or those for whom Florida conjures up images
This little-known section of the state looks nothing like the famous marshlands of the southern Everglades, but it is a crucial part of that greater ecosystem. In fact, without the flow of water from the grasslands of the northern Everglades, a large portion of the “river of grass” in the south would likely dry up. These savannas support an assortment of rare wildlife, including Florida panthers, wood storks and sandhill cranes. And they supply water for about 40 percent of the people in Florida.
“You would think that a state that gets over 60 inches of rain a year would have no problems with water supply, but water is one of the big limiting factors of the economy,” says Jeff Danter, The Nature Conservancy’s former director in Florida. “Reintegrating the way water flows in this whole system is critical not just to the health of the Everglades but to agriculture and people living in Miami, too.”
For 70 years, developers and ranchers have been draining this part of the Everglades to dry out land for pasture, crops and housing developments. And they have been very successful: Doug Shaw, the Conservancy’s science and conservation director in Florida, estimates that nearly half a million acres of wetlands have been lost in the northern Everglades.
But things are beginning to change. In recent years, the Conservancy has built up a lot of momentum here by helping protect crucial properties as part of an effort to restore habitat and get waterways flowing again. The effort has brought together a broad coalition of groups working to create a continuous swath of wildlife habitat and water connectivity from the Everglades headwaters down to Florida Bay.
The project has already linked ranches, wildlife preserves, state parks and even a military bombing range. The effort received a huge boost last year when the U.S. Department of Agriculture committed $89 million to protect and restore 26,000 acres of habitat on five cattle ranches in central Florida. This year, the U.S. Fish and Wildlife Service is moving forward with plans to create a new, 150,000-acre Everglades Head-waters National Wildlife Refuge and Conservation Area.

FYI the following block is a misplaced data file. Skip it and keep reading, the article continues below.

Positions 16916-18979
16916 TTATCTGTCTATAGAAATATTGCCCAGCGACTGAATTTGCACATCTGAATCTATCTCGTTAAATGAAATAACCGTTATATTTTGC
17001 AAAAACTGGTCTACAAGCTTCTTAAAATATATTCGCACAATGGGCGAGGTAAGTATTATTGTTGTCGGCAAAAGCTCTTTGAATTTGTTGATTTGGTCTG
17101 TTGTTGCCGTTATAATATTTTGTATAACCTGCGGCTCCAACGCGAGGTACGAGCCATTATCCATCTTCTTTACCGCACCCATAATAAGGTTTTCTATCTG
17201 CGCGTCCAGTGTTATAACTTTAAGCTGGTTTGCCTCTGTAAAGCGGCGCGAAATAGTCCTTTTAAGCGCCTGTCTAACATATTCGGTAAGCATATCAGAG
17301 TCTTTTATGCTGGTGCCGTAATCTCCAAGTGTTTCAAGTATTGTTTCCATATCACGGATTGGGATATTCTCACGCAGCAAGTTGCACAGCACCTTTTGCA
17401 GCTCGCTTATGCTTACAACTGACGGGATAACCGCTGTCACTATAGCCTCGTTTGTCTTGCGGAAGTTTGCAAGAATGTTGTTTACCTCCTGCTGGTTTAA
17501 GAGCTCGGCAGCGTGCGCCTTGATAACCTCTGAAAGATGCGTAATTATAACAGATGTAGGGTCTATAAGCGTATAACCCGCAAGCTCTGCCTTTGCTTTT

Together, those efforts are finally giving the greater Everglades ecosystem the respect it deserves. “If you think about the Everglades alone—the river of grass—you’re only thinking of half the watershed,” Shaw says. The northern savannas alone are worth conserving, he says. “But it’s also absolutely critical if we’re going to make the Everglades restoration a success.”
Your ears startin’ to pop yet?” says Rowdy Sullivan, the wildlife facilities manager of Blue Head Ranch, with a laugh as he bumps a pickup along the edge of Lake Wales Ridge. The ridge, which tops out just shy of 300 feet, is no Mont Blanc. But it’s the highest spot in the Everglades watershed.
More than a million years ago, this long spine of high ground was the only thing above the sea here. That made it a sort of mini-Galapagos, where a rare suite of plants and wildlife found nowhere else, including the Florida scrub jay, evolved in the oak scrub as the waters receded and Florida emerged.
No factor drives what happens in the southern Everglades as much as the massive amount of water that comes rushing in from the upper half of the watershed. For decades, these water flows have been treated solely as a problem—especially given the region’s threat of hurricanes and heavy storms—that needed to be engineered into submission.
To illustrate the point, Jeff Danter picks up a pen and draws a circle on a piece of paper: This represents Lake Okeechobee, he says. The lake was drastically altered by the construction of a series of giant berms and dikes in the 1930s, after 2,000 people lost their lives in a hurricane that flooded the region. The idea, Danter says, was to contain the water to keep South Florida’s cities and farms from being inundated again.